Interstellar asteroid

2017-10-25

in Bombs and rockets, Geek stuff, Science, Space and flight

For the first time, we may have just detected the a large object that has entered our solar system from interplanetary space: C/2017 U1 PanSTARRS.

It’s a shame we don’t have a spacecraft ready to go get a closer look, or maybe even get a sample.

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. October 30, 2017 at 8:45 pm

Scientists discover “interstellar object” hurtling through our solar system

Astronomers have discovered what seems to be the first “interstellar object” speeding through our solar system at 15.8 miles per second. Discovered October 19 with the University of Hawaii’s Pan-STARRS 1 telescope, the object, dubbed A/2017 U1, is less than a quarter-mile in diameter. While scientists say it’s most likely an asteroid or perhaps a comet from elsewhere in our galaxy, they can’t be certain of its composition or where it may have come from until they collect more telescope data. (Members of UFO cults, please report for duty.)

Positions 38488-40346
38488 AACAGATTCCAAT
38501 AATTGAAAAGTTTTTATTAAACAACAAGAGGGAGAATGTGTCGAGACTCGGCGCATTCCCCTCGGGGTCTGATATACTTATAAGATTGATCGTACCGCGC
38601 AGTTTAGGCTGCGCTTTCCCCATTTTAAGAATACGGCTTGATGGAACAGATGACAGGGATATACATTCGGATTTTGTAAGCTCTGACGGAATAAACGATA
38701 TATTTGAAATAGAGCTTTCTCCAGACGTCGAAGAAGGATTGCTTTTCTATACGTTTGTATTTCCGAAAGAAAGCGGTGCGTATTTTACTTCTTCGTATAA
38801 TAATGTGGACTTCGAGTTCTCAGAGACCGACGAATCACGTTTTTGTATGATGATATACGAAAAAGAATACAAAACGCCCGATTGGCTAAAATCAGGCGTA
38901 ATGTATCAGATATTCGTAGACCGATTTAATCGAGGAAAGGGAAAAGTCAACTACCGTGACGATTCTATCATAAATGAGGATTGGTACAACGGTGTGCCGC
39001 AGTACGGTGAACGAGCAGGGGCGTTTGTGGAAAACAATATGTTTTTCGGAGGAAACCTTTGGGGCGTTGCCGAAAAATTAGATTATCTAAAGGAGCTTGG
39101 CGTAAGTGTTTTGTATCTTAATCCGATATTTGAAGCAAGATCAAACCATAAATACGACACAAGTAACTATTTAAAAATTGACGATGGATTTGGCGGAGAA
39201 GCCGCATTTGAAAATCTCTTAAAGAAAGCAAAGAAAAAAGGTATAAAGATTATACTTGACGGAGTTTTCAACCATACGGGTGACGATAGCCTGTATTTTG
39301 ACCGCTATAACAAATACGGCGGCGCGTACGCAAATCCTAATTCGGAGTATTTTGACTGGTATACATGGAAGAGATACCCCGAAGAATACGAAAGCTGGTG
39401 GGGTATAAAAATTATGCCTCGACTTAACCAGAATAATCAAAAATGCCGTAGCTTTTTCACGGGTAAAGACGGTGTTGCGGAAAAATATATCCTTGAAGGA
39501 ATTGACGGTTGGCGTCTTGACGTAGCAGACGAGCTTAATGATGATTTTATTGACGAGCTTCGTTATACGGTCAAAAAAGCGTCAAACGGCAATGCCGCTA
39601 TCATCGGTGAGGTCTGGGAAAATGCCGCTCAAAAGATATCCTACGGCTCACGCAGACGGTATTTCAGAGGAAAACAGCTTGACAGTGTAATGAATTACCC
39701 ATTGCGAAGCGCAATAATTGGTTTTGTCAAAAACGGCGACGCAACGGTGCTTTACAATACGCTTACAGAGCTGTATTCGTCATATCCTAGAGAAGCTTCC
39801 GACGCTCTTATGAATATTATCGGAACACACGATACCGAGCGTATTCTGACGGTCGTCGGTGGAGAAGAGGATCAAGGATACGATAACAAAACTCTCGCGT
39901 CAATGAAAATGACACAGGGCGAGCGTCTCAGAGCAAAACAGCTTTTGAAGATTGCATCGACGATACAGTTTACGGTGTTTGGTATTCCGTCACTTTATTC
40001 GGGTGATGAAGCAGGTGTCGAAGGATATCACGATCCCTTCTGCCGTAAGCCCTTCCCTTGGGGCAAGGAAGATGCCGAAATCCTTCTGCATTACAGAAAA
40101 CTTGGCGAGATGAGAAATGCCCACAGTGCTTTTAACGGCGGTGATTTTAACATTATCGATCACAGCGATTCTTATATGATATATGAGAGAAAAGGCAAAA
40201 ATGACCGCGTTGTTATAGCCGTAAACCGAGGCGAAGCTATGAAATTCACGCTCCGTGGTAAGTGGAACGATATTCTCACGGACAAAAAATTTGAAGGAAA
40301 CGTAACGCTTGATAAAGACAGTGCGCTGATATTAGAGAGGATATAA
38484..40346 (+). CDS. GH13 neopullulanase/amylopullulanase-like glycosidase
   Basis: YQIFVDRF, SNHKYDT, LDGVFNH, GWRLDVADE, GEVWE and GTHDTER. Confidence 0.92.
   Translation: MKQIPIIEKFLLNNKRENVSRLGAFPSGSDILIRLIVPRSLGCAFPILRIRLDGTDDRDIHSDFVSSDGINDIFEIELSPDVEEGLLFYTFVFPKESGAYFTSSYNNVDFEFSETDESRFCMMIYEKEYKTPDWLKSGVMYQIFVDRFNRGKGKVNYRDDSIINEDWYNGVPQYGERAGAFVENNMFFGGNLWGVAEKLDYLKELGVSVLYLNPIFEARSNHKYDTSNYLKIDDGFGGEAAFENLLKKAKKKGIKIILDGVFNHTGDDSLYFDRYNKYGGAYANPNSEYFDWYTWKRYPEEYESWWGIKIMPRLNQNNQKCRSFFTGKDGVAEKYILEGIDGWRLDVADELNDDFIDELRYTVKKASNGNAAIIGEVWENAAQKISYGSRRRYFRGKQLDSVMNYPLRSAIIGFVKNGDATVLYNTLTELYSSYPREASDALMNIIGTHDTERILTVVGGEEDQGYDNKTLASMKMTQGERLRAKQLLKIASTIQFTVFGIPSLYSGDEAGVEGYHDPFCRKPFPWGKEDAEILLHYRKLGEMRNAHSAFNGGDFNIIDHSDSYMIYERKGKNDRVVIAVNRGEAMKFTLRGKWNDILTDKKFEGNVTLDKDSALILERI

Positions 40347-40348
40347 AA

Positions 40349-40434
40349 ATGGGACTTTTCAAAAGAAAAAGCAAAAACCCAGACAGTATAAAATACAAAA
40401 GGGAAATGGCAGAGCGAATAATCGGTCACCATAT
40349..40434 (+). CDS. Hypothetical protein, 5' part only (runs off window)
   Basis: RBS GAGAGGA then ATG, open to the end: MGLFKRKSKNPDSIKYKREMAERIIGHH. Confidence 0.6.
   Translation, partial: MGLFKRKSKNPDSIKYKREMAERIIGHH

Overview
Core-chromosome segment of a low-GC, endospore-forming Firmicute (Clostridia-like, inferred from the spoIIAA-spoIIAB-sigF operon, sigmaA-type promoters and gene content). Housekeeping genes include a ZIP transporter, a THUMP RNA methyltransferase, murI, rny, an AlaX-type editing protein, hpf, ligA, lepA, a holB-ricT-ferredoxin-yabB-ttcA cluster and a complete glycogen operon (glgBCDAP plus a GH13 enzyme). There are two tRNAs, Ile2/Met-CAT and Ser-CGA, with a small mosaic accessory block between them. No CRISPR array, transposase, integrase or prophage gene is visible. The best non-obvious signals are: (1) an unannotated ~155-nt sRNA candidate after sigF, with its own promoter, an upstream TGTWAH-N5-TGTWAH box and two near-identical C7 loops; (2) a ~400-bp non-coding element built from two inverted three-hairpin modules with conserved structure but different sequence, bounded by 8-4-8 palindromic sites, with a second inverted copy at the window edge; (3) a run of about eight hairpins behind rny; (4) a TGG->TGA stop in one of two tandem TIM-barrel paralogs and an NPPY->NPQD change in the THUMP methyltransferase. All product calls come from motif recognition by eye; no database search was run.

. October 30, 2017 at 8:46 pm

Small Asteroid or Comet ‘Visits’ from Beyond the Solar System

Weryk immediately realized this was an unusual object. “Its motion could not be explained using either a normal solar system asteroid or comet orbit,” he said. Weryk contacted IfA graduate Marco Micheli, who had the same realization using his own follow-up images taken at the European Space Agency’s telescope on Tenerife in the Canary Islands. But with the combined data, everything made sense. Said Weryk, “This object came from outside our solar system.”

“This is the most extreme orbit I have ever seen,” said Davide Farnocchia, a scientist at NASA’s Center for Near-Earth Object Studies (CNEOS) at the agency’s Jet Propulsion Laboratory in Pasadena, California. “It is going extremely fast and on such a trajectory that we can say with confidence that this object is on its way out of the solar system and not coming back.”

The CNEOS team plotted the object’s current trajectory and even looked into its future. A/2017 U1 came from the direction of the constellation Lyra, cruising through interstellar space at a brisk clip of 15.8 miles (25.5 kilometers) per second.

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